Research focuses on understanding current bioethical issues related to biotechnology and biotechnology law, as well as how different ideologies answer, or if they even can answer, different bioethical issues. The Center's approach to bioethical research attempts to understand "multiple perspectives" and evaluate the validity of each.[8]

The Center has sponsored five conferences that have dealt with the United States health care system, research on children, biofuels, genetically modified foods, and whether the field of bioethics and its methodology can provide actual answers to ethical questions or merely the opinions of ethicists.

Annual symposium[edit]

2010 Conference - The Missing Girls of China and India: What Can Be Done?

The center hosts an annual Symposium at which experts give presentations on bioethical issues. The papers are published in the Cumberland Law Review. The symposia attempt to offer a broad range of views and seek factual, persuasive solutions to problems, rather than to generate opinionated debates.

Speakers have included United States Congressman Artur Davis, atmospheric scientist John Christy, medical ethics expert Gregory Pence, Vermont Law School's environmental center director Michael Dworkin, John Nyman, Larry Palmer, and law professors, entrepreneurs and other experts. Speakers often publish a paper in the Cumberland Law Review that develops the theme of their presentation. Many of the articles are available online.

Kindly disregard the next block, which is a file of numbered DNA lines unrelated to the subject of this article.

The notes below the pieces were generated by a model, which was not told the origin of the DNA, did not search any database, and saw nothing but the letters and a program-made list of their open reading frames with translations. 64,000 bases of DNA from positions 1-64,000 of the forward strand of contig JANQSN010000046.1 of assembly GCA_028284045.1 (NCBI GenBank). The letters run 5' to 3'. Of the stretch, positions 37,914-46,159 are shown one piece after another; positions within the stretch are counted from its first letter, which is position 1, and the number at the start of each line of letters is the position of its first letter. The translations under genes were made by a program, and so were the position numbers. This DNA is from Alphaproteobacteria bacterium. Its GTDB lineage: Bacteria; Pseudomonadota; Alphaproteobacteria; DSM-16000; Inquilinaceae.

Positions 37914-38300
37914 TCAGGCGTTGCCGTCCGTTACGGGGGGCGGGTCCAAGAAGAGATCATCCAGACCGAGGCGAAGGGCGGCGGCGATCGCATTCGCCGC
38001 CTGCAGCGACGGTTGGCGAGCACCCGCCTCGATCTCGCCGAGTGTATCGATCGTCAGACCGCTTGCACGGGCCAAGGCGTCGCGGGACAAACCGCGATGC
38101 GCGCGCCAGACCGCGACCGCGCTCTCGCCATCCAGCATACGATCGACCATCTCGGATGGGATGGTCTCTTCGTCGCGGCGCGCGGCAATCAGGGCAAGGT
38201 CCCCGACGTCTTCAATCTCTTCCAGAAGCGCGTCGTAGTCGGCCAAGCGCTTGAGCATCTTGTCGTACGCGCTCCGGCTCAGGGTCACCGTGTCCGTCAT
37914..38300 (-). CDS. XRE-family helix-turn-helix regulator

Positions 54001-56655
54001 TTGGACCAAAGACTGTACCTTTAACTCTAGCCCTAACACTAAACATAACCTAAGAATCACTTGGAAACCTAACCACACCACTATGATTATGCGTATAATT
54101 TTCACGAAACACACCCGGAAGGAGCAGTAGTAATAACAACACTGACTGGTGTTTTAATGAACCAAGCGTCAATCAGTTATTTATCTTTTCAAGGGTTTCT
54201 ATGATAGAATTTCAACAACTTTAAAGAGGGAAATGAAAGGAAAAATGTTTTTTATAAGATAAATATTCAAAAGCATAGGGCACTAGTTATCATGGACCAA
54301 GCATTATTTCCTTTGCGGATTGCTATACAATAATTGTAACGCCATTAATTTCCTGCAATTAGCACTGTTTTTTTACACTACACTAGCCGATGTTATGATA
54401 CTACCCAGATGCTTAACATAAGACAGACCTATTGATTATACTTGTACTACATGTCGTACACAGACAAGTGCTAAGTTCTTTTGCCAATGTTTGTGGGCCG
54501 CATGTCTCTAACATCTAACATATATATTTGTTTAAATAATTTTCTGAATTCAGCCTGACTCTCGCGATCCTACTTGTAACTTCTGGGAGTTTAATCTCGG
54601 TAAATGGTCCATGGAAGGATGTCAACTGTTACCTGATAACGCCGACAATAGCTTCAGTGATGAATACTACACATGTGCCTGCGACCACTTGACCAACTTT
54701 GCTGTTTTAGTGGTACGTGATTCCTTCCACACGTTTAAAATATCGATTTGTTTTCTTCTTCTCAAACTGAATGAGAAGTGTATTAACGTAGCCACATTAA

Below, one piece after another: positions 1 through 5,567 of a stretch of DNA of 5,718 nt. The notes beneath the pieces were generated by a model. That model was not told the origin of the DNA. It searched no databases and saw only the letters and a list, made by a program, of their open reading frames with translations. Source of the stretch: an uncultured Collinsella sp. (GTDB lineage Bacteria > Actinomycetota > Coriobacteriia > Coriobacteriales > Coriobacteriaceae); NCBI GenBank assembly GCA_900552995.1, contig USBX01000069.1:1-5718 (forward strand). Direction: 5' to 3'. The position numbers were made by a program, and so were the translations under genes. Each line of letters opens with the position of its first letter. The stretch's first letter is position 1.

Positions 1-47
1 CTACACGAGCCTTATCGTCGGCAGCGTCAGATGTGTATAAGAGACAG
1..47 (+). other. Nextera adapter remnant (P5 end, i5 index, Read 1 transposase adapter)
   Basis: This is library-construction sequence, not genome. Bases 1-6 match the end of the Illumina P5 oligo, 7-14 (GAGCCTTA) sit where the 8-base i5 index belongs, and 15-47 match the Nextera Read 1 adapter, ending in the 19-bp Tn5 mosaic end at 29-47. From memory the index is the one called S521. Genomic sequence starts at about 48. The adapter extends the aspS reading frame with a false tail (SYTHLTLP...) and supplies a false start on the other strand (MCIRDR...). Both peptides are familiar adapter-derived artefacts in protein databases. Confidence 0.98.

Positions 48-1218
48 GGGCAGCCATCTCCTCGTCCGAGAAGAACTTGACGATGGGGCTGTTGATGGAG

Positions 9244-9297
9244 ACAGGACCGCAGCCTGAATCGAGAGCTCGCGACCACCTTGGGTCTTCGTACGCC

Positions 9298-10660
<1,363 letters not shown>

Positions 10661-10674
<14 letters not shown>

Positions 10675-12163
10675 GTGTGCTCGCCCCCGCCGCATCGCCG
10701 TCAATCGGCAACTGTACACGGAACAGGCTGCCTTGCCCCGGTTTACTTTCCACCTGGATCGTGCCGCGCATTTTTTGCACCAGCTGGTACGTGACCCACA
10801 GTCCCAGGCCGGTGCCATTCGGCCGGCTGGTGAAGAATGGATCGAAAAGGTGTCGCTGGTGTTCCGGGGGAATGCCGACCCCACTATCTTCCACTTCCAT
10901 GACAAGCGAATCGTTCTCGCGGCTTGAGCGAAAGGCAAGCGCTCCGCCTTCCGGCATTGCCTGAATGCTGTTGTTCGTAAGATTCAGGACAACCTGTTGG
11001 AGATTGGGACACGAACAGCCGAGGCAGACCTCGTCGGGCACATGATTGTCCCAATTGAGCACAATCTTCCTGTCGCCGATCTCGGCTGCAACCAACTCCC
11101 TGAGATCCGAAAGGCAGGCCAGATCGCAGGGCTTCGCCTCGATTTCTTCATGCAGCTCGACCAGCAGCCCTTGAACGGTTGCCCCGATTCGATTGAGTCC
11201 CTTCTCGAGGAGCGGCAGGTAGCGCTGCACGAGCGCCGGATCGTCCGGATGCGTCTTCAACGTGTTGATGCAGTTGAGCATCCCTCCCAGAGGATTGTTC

Topics[edit]

  • Feb. 26, 2010 - The Missing Girls of China and India: What Can Be Done?
  • Feb., 2009 - Transportation Energy Policy in National and Global Perspective: a New Beginning?
  • Feb., 2008 - Child laundering and international adoption - "The Baby Market[9]
  • Feb., 2007 - The United States Health Care System: Access, Equity, and Efficiency
  • Feb., 2006 - Biofuels and the New Energy Economy